The Renegade is Jeep's brand eye-catching entry into the compact crossover market.

Jeep Renegade

Jeep Renegade

The new Renegade is much smaller than anything Jeep has made before but with the in popularity of small SUVs, it comes at a good time. With typical US styling it's chunky and rugged looks make stand out from much of the competition such as Vauxhalls Mokka.

Jeep are keen to point out that the vehicle retains its links to its army heritage, labelling the Renegade the only real SUV in the small crossover market, although its safe to predict most models sold will actually be two-wheel drive.

Jeep though have kept their unique look and feel in the styling with those recognisable signature features including those circular headlights and the slotted grille. The interior quality remains impressive as Jeep's resurgence continues, and while this is a smaller SUV, it doesn't feel light and spongy but has a solid and good quality feel. The ride is comfortable too and an impressive car for motorway with little wind noise, despite a boxy outline.

What that shape does mean is plenty of interior space and masses of headroom, especially in the back. The wide opening doors are handy for parents fitting kiddie seats and the interior feels robust enough to cope with the rigours of everyday family life.

It drives well with responsive steering and a surprising agility in corners. That said the Renegade isn't a particularly refined car to drive at motorway speed due to oversized door mirrors and upright A-pillars adding to wind noise, but the entirely relaxed way it conducts itself comes as a relief in the wake of the 'raw' Cherokee.

It does have an enjoyable character that's hard not to like and although the ride is overly firm and at times bouncy, the Renegade gets more right and little wrong.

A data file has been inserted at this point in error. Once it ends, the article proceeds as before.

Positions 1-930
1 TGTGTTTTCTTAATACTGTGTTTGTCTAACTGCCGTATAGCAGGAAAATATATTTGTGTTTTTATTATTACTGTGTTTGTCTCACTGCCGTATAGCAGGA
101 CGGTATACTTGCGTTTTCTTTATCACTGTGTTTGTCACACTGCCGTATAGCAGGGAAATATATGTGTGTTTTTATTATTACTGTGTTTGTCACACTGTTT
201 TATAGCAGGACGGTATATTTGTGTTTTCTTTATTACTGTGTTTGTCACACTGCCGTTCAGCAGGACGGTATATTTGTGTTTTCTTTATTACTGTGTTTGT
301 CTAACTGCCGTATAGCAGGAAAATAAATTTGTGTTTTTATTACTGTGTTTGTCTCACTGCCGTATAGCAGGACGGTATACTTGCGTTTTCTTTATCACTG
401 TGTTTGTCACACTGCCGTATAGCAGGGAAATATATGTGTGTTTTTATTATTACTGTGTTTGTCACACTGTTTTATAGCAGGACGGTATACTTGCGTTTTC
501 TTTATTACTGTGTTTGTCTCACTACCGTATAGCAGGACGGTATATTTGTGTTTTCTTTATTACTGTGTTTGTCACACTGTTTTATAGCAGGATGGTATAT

Aside from the two-wheel drive models there are also 4x4 versions which use an on-demand system, meaning they run in front-wheel drive the majority of the time, cutting down on fuel consumption.

With a tight turning circle and a raised driving position the Renegade has all the qualities needed to rival the rest of the crossovers and small SUVs in the market place. And while the looks might not be to everyone's tastes the fact it has a Jeep badge coupled with the high spec 'd interior will give it so much more 'swagger 'than much of the competition.

There's a wide - somewhat baffling choice - of engines and gearboxes but the ones to go for are petrol units which including the entry-level 108bhp 1.6-litre normally aspirated E-torQ and two versions of the 1.4-litre MultiAir turbo in 138bhp and 168bhp outputs. Diesels offered are the 118bhp 1.6-litre turbo diesel and a 2.0-litre turbo diesel in 138bhp and 168bhp forms.

Other than that plump for the range-topping Trailhawk diesel auto version, it offers clutch-driven lockable permanent four-wheel drive, an ultra-short crawler transmission ratio, hill descent control and as much ground clearance as a Range Rover Evoque.

There is also a less costly Limited version, fitted with the most efficient engine in the range: a 118bhp 1.6-litre diesel that's claimed to be capable of averaging 61.4mpg and emitting 120g/km of CO2. It's only offered in two-wheel drive form, though, which might take the edge off the Jeep's core appeal.

On the road, this version of the Renegade has a lot going for it, with its stout performance; comparative conviction and you 're rarely left short, even during overtaking manoeuvres or hitting the muddy uphill stints.


by for www.femalefirst.co.uk
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